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Found 968 Collections

 

Summer Blockparty

This is  a collection about summertime fun, neighborhood comradery, backyard games, barbeque and block parties all to celebrate and connect with Smithsonian@8's Block Party!

Margaret O'Meara
96
 

Summer Teacher Institute

Shirley Chisholm's 1972 presidential campaign poster and paraphernalia

This collection was created in conjunction with the National Portrait Gallery's 2017 Learning to Look Summer Teacher Institute.

#NPGteach

#portrait

#learningtolook

#NationalPortraitGallery

Timothy Wilson
8
 

Surrender at Appomattox

This is a lesson designed around the portrait "The Room in the McLean House, at Appomattox Court House, in which General Lee Surrendered to General Grant," and is intended to be used when teaching about General Lee's surrender. #npgteach
Jamie Grace
7
 

Symbolism, Story, and Art: Achelous & Hercules

A teacher's guide to the painting Achelous and Hercules, by Thomas Hart Benton. This 1947 mural retells an Ancient Greek myth in the context of the American Midwest. Includes the painting, a pdf of the myth "Achelous and Hercules," a website, and video discussions by curators and educators. The website includes an interactive exploring areas of interest on the piece, as well as lesson and activity ideas for the classroom.

Tags: greece
Tess Porter
6
 

Symbols

Christina Ratatori
9
 

Symbols: Using Images to Invoke Feelings

In this collection, students will work with Americana images to do a "close view" that will allow them to make inferences about which feelings did the artists intend to invoke by using symbols. #LearnWithTR

Nicole Clark
9
 

Symmetry

Finding the elements in works of art and objects that create balance.

Joanne Baquedano-Diaz
4
 

Taiko Drums

Discovery Theater is a pan-institutional museum theater dedicated to bringing theatre to young audiences and general visitors on and off the Mall since 1969.  The world’s most dangerous half-Japanese/half-Scottish solo improvisational taiko drum artist combines this traditional form of powerful playing on huge “Taiko” (drum) with a modern vibe, creating  participatory performances that rock the house and educate all the senses. Taiko players are their own instruments—the body dances as the music pours forth with massive sound and energy.  Experience Mark and his music in a dynamic show that celebrates this fierce Japanese artform.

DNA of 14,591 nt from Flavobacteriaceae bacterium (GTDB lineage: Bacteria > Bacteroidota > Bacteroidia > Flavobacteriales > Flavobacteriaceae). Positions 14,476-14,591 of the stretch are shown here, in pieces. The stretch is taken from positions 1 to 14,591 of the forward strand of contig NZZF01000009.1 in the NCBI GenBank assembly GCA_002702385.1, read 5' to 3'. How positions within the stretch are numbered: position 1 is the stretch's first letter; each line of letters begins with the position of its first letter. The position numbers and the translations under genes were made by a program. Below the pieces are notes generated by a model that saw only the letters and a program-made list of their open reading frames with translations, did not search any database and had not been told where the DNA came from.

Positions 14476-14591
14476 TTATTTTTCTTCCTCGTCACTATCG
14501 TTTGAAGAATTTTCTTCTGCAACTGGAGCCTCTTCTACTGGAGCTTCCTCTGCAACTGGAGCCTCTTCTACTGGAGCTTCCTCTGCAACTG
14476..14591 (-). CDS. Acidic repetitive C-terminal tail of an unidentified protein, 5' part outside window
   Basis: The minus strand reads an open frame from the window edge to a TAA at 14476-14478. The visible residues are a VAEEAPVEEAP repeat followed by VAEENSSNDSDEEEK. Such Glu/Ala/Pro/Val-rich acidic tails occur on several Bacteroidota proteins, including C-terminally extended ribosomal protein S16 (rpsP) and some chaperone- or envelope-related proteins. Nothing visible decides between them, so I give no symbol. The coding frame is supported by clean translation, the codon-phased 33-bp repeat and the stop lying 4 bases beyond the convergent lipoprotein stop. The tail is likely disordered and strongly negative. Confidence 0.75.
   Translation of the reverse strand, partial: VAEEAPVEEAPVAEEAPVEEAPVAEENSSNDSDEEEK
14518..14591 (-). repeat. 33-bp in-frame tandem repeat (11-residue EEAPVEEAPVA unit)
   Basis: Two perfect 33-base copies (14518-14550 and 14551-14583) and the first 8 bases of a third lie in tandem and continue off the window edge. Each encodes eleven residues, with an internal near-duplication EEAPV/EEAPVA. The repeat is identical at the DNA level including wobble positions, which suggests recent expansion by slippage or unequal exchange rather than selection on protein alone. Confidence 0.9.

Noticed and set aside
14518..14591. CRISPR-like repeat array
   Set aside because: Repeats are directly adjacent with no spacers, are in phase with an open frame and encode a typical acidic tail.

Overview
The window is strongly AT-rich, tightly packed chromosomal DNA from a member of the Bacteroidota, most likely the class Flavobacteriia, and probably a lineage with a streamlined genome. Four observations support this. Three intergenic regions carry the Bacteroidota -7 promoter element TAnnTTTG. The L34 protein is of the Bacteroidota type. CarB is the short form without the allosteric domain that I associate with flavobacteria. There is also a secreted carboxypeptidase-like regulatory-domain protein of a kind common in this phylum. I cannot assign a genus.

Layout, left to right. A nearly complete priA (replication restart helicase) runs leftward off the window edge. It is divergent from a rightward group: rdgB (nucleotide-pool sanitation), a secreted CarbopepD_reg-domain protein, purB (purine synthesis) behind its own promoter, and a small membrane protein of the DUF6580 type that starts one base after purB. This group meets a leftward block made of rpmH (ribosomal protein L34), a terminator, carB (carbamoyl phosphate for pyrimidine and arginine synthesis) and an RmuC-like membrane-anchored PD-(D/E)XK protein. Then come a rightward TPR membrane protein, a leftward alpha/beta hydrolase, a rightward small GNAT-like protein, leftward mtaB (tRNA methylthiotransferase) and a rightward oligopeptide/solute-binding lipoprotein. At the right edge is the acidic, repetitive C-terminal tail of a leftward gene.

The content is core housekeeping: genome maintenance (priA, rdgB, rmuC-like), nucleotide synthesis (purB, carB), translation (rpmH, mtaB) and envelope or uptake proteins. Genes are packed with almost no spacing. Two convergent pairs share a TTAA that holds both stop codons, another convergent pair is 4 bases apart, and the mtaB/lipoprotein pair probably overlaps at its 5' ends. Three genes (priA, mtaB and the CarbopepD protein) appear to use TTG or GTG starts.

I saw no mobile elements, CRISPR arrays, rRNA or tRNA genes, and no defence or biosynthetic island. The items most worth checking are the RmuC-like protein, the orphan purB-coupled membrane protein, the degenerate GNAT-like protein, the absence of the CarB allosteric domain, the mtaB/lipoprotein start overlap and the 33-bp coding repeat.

Discovery Theater
36
 

Talent, Tenacity and Contributions to Arts & Sports

Explore a few famous Americans in the fields of art and sports whose exceptional talents and tenacity raised the bar for everyone in their fields.

Nancy Butler
24
 

Teaching Resources | Symbolic Cities: The Work of Ahmed Mater

How do you see the world? What’s your point of view? What informs, shapes, and affects it? What does it mean to take on another person’s point of view, and why is it important? This teaching collection features two artworks from the Smithsonian’s Freer Gallery of Art and Arthur M. Sackler Gallery by Ahmed Mater, a contemporary Saudi artist. Use this collection to introduce global competency and close looking in the classroom.

In addition to teaching strategies and two artworks by Ahmed Mater, this collection also includes: an article on global thinking routines; a digital version of the book "Educating for Global Competence: Preparing Our Youth to Engage the World;" the gallery guide to the Freer Gallery of Art and the Arthur M. Sackler Gallery exhibition "Symbolic Cities, the Work of Ahmed Mater;" an article about Ahmed Mater's "Symbolic Cities" exhibition; and a link to a Learning Lab student activities set using the strategies and resources compiled here.

This collection was created to support the 2016 CCSSO Teachers of the Year Day at the Smithsonian.

Tag: Middle East, Near East, Saudi Arabia, Mecca, Urbanization, Project Zero, Asia Society, See Think Wonder, 3 Ys
Freer and Sackler Galleries
11
 

Teaching Resources: Artful Animals

This topical collection gathers resources related to animal meanings and motifs in African art. Includes art objects related to 30 animals (real and mythical!), information on symbolism, a map of Africa, activities, audio, folktales, a guide on how to look at African art, and links to other teaching resources on Artful Animals.

Tag: Africa

This collection was created to support the 2016 CCSSO Teachers of the Year Day at the Smithsonian.
Deborah Stokes
54
 

Teaching Resources: Blues Music